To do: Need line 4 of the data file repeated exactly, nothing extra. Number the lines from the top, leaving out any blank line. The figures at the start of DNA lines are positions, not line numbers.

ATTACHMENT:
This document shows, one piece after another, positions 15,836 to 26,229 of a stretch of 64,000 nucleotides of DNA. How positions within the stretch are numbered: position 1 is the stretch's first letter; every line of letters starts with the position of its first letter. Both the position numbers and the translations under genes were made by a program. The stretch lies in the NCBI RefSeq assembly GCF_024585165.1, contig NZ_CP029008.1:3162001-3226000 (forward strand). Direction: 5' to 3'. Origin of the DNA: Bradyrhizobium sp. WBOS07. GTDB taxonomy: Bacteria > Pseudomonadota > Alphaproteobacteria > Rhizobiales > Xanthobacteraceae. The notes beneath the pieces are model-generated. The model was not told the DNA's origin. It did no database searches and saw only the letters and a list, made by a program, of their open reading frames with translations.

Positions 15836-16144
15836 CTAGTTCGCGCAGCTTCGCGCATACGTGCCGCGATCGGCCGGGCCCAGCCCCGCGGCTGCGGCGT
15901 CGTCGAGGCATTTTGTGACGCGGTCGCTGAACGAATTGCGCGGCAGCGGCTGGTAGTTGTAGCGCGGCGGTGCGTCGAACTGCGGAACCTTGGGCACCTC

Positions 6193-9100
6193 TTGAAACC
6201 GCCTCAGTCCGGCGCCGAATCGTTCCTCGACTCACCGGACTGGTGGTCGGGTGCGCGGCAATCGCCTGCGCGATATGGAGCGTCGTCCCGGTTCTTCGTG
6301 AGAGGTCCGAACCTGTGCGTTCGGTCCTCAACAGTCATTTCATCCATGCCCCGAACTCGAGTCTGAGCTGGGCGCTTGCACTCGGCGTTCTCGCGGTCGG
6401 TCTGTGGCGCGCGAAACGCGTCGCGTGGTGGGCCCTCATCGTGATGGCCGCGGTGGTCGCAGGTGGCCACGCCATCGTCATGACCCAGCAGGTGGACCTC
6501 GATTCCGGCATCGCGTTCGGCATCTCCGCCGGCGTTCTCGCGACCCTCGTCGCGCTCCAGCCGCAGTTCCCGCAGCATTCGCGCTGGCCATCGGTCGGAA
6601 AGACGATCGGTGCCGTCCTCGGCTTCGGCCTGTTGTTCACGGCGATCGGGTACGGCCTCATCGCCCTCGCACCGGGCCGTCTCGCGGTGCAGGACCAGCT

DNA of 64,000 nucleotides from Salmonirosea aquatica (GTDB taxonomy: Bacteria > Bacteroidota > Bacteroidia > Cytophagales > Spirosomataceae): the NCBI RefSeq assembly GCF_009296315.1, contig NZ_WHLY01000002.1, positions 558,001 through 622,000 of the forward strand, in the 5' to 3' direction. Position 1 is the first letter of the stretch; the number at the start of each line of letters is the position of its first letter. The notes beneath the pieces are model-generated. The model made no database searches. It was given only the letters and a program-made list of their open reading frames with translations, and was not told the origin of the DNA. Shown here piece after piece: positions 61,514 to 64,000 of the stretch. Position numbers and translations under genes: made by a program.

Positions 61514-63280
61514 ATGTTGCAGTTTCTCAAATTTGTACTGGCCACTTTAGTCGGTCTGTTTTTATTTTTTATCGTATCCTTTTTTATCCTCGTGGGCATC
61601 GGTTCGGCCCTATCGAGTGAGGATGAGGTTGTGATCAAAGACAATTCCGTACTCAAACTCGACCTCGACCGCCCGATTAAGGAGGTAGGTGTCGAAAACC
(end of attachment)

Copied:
15901 CGTCGAGGCATTTTGTGACGCGGTCGCTGAACGAATTGCGCGGCAGCGGCTGGTAGTTGTAGCGCGGCGGTGCGTCGAACTGCGGAACCTTGGGCACCTC